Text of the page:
Helicopters Magazine

Asterix deploys with first embarked CH-148 Cyclone

February 7, 2019  By Helicopters Staff

Following a planned maintenance period in Victoria, BC, Asterix, Canada’s only naval support ship on February 6 departed for a year-long tour. Federal Fleet Services owns and operates the Asterix, which was built by its sister company Davie Shipbuilding. It will take part in a series of international exercises and security operations throughout the Pacific Ocean, Asia, Middle East and East Africa.

Davie Shipbuilding and Federal Fleet Services work with the Canadian Armed Forces to put Asterix through its final at-sea testing in January 2018. (Photo: Davie Shipbuilding. Homepage photo: Dennis Jarvis)

Asterix is the largest naval ship ever delivered from a Canadian shipyard. In January 2018, Asterix completed its at-sea trials and testing for the Department of National Defence and entered full operational service.

The February 6 deployment marks the first embarked CH-148 Cyclone detachment from 443 Maritime Helicopter Squadron. The Sikorsky CH-148 Cyclone is a twin-engine, multi-role shipboard helicopter developed by the Sikorsky Aircraft for the Canadian Armed Forces.

“It provides a great sense of pride for all Quebecers to see two Davie-built ships working together to make the world a safer place,” said Alex Vicefield, CEO of the Inocea Group, which owns both Davie Shipbuilding and Federal Fleet Services. “This deployment is both a showcase for the skills and expertise of Canada’s largest and most experienced naval shipbuilder, as well as Federal Fleet Services who have exceeded all expectations and worked flat-out to support the navy.”

Asterix is accompanied by HMCS Regina, a Canadian Patrol Frigate also built at Davie Shipbuilding, and is now enroute to the Indian Ocean where the two ships will take part in Operation Projection, Canada’s ongoing commitment to the region with its international security partners.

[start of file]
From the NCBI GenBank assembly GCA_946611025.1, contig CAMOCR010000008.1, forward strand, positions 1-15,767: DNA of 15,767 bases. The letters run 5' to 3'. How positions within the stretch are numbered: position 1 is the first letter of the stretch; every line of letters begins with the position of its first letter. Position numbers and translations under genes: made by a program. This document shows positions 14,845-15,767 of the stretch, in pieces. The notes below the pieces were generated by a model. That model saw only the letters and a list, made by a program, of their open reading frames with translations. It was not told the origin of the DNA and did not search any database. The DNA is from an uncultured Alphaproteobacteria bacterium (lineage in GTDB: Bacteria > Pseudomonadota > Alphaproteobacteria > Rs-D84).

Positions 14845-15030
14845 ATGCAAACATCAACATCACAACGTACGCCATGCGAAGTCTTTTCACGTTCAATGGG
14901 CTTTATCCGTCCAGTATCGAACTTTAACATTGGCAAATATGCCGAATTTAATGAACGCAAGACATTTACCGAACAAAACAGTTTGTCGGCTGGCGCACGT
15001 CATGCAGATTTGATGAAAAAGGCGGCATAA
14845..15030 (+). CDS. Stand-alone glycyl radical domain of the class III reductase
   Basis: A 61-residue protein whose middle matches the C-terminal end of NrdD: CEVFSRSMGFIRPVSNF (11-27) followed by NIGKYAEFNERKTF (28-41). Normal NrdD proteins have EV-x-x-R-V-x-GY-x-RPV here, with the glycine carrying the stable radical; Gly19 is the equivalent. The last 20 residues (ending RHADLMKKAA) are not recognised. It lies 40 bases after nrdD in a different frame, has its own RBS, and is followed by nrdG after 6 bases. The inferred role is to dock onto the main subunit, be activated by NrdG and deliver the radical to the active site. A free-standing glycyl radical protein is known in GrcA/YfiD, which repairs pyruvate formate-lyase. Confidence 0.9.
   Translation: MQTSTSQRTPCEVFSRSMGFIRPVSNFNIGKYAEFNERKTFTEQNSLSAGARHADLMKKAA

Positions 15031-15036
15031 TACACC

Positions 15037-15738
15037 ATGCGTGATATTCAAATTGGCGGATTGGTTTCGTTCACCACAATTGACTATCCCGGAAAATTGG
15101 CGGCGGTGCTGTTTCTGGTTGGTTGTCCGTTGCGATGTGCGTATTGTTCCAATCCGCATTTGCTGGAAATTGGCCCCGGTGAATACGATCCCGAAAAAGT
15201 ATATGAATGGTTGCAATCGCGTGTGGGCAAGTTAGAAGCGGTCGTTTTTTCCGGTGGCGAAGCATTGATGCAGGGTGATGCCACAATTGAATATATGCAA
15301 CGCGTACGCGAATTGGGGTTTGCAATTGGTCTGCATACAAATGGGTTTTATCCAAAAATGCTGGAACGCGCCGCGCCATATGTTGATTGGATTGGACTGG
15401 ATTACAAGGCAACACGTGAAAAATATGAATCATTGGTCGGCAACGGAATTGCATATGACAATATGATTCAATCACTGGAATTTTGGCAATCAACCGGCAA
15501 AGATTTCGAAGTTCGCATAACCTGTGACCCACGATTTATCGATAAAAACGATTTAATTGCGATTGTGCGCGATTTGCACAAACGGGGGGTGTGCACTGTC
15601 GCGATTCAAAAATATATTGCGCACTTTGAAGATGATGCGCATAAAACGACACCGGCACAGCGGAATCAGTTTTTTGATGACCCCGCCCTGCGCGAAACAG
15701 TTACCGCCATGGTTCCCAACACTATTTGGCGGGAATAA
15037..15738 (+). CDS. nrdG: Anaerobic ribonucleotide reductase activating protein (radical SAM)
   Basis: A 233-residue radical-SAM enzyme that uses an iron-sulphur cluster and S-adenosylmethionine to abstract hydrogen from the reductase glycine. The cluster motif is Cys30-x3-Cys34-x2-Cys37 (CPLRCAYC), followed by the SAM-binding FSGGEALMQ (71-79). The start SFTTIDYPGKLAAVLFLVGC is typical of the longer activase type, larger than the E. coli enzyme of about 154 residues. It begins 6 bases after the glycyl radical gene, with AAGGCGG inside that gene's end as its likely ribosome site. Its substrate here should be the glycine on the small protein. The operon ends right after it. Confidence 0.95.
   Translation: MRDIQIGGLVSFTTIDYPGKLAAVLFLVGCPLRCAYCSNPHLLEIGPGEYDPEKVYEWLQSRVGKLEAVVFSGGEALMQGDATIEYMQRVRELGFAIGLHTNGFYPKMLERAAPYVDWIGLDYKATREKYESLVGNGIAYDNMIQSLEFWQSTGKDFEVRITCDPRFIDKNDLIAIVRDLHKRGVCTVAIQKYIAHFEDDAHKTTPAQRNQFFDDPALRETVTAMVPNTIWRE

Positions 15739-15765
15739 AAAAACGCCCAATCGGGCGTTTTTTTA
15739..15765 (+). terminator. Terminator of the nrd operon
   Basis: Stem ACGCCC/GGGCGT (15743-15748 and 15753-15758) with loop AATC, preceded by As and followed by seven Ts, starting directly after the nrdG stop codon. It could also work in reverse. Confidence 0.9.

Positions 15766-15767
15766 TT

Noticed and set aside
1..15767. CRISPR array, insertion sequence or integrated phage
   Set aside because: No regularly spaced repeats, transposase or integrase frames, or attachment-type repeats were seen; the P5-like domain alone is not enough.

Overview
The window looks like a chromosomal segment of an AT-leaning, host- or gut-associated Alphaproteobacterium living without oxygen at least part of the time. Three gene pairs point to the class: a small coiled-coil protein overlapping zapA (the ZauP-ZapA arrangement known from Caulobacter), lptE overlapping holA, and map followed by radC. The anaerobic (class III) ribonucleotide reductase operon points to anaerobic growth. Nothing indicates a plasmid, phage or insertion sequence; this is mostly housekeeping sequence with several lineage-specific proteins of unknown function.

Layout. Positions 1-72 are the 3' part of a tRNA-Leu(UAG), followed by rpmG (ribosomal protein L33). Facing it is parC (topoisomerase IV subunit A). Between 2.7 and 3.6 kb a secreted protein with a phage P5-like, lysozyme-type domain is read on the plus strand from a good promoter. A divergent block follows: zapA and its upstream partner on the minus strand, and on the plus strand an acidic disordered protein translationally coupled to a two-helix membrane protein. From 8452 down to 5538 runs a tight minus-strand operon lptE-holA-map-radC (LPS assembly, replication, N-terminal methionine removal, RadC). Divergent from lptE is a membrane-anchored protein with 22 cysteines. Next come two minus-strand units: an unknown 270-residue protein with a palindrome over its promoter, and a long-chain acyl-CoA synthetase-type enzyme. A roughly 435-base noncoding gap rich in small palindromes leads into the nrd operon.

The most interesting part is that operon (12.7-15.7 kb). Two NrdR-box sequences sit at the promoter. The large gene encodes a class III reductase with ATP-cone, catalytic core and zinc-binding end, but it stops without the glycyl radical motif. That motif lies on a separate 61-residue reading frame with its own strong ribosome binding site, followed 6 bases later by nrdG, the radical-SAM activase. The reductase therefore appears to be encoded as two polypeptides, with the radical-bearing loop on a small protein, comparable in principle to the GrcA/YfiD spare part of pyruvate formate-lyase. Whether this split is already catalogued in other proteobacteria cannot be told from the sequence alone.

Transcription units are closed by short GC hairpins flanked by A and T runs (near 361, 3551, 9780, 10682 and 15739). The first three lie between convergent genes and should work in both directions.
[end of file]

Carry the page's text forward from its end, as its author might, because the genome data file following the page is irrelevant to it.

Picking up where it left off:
“We’ll be fortunate enough to be working with NRU Asterix so we can maintain a forward presence in the region, get through the long legs required in the Indo Asia Pacific for stores and fuel, increased medical facilities, and an expanded inventory of spare parts,” HMCS Regina’s Commanding Officer, Commander Jake French, told Lookout Newspaper.

“In 2018, Asterix and its expert crew of Federal Fleet Services staff excelled on its Asia-Pacific tour, at an operational tempo higher than any other ship in Canada’s naval fleet,” said Spencer Fraser, CEO of Federal Fleet Services. “We now look forward to venturing out further during 2019 into the Middle East and East Africa alongside the Royal Canadian Navy and our international security partners.”

Vicefield continued to explain that with Canada’s only naval support ship now deploying for another year-long tour, there are no support ships to service the rest of the fleet, specifically those operating within and defending Canada’s three coastlines. “This would be an uncomfortable position for any navy to be in so we hope the government delivers on the recommendations from the House of Commons and the Senate to proceed, without delay, to build a second ship, the Obelix,” he said.

Davie Shipbuilding noted that the first Joint Support Ship is not expected to be operational until 2025, at the earliest. The company also pointed to the following Senate of Canada past recommendation: “In order for the Royal Canadian Navy to simultaneously meet a high readiness state as part of NORAD and NATO, and to effectively defend Canada, it is recommended that the Government of Canada commit to a balanced naval capability with an effective presence in all three of Canada’s oceans and that it: Procure a second Resolve-Class Auxiliary Oiler Replenishment (AOR) ship by 2018 to address an urgent capability gap on each coast.”


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